Over the past few years, teachers have spoken out about low pay, crumbling classrooms, and an increasing amount of responsibility. Even so, the four finalists for the 2020 National Teacher of the Year award are optimistic about the future of the profession.
Teachers are sharing their stories and their students’ stories more than ever, and it’s time for policymakers to listen, the finalists told Education Week today in a roundtable discussion at the office of the Council of Chief State School Officers. (CCSSO administers the National Teacher of the Year program and selection process.)
“I have not only the privilege, but the responsibility of being that voice for my students,” said Tabatha Rosproy, a preschool teacher in Winfield, Kan., and one of the finalists. “We need to speak for those who cannot speak for themselves yet, and to empower them to speak.”
The other finalists for the year are Chris Dier, a high school history teacher in Chalmette, La.; Leila Kubesch, a middle school Spanish and English-as-a-second-language teacher in Norwood, Ohio; and Linda Rost, a high school science teacher in Baker, Mont.
The National Teacher of the Year will be named in the spring. Typically, the winner, finalists, and other state teachers of the year are recognized in a ceremony at the White House, but a CCSSO spokeswoman said plans for this year have not yet been finalized.
This interview has been edited for length and clarity.
What do you see as the state of the teaching profession? And are you optimistic about the direction it’s heading?
Rost: I think that the state of the teaching profession is changing, it’s evolving in a good way. We’re seeing teachers evolve in their own self-perception and evolve into leaders.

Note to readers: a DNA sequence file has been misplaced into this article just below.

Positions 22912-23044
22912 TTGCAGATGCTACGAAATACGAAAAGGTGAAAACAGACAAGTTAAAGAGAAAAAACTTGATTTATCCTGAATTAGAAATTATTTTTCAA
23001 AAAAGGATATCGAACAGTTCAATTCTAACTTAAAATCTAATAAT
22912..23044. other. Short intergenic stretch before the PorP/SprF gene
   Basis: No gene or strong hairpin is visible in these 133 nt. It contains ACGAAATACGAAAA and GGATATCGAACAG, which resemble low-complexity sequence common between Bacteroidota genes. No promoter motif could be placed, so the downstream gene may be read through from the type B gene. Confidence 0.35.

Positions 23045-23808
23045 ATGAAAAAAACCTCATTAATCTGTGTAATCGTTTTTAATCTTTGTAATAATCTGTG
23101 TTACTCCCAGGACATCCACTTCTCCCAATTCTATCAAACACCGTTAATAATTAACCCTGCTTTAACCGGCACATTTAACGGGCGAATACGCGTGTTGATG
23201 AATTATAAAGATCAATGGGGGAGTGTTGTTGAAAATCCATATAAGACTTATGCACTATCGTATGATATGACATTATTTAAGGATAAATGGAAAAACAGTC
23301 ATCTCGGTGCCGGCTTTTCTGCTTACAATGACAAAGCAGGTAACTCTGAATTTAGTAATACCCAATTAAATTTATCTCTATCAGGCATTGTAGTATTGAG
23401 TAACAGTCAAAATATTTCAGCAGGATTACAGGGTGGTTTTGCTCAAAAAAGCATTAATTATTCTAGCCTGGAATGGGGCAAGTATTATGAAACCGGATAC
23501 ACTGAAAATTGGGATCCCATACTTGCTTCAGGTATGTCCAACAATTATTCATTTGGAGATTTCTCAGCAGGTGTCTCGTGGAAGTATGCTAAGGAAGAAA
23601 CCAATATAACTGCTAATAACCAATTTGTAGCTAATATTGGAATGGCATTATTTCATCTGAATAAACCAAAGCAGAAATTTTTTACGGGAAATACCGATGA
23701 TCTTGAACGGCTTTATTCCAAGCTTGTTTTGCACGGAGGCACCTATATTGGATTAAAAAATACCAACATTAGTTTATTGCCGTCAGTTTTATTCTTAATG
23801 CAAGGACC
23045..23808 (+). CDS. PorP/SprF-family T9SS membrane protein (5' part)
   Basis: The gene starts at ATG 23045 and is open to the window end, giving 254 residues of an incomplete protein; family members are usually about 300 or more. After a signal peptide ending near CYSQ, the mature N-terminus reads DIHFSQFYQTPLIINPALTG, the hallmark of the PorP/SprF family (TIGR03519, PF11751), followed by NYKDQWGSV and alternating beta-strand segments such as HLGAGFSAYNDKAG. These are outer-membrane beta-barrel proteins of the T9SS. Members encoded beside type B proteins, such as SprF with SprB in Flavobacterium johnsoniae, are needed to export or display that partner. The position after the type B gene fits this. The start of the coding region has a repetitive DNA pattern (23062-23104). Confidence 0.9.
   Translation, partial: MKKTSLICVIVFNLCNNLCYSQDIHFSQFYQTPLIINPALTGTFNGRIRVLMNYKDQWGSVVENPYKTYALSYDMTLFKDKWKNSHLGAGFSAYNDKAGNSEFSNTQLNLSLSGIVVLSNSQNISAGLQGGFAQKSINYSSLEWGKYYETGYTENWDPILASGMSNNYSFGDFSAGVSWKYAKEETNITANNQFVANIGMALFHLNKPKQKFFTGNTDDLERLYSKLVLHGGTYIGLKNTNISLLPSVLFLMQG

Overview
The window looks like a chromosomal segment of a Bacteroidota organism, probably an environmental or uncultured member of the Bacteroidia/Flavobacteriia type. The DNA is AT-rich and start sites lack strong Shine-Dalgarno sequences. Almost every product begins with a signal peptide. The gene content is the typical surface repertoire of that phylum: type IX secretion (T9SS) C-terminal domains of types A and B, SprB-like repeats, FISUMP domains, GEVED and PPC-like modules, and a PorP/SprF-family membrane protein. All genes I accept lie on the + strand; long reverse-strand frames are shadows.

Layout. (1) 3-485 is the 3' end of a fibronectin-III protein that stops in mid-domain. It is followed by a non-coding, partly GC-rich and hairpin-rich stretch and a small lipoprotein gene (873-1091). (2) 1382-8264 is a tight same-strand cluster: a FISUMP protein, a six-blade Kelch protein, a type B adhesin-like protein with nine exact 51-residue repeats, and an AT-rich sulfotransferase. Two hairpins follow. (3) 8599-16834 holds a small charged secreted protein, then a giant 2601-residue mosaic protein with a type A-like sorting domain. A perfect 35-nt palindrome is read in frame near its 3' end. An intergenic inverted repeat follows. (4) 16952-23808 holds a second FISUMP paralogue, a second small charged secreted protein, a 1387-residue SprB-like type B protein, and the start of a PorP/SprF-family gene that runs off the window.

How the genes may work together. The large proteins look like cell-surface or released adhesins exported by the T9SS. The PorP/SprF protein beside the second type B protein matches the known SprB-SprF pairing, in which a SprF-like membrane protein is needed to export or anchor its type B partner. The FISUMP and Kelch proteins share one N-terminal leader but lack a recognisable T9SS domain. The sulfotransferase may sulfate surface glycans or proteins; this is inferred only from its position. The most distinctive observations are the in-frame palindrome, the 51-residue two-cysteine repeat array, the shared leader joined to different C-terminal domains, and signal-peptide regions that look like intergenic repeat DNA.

Dier: I think that 10 years ago, there was a lot of pushback against teachers—[that] we weren’t doing enough or we weren’t qualified. But I think that mentality is shifting, and I think that’s in large part due to teachers and the work that we do and us putting ourselves out there to show that we do care, and we are qualified, and we are professionals.
Rosproy: More than ever, I feel ... invigorated to share those wonderful teaching moments and those incredible stories from our classrooms with my colleagues. We’re in this age of social media where things can be shared in a positive way, and I think teachers are using that to say, “Hey, this is what’s incredible about schools.”
Kubesch: I think we came a long way, but the journey is still long, and we can’t continue alone. By collaborating and partnering with great minds, great organizations, and telling the story to policymakers, we can achieve even more.
As National Teacher of the Year, you would have a national stage. What would you like to promote as your platform?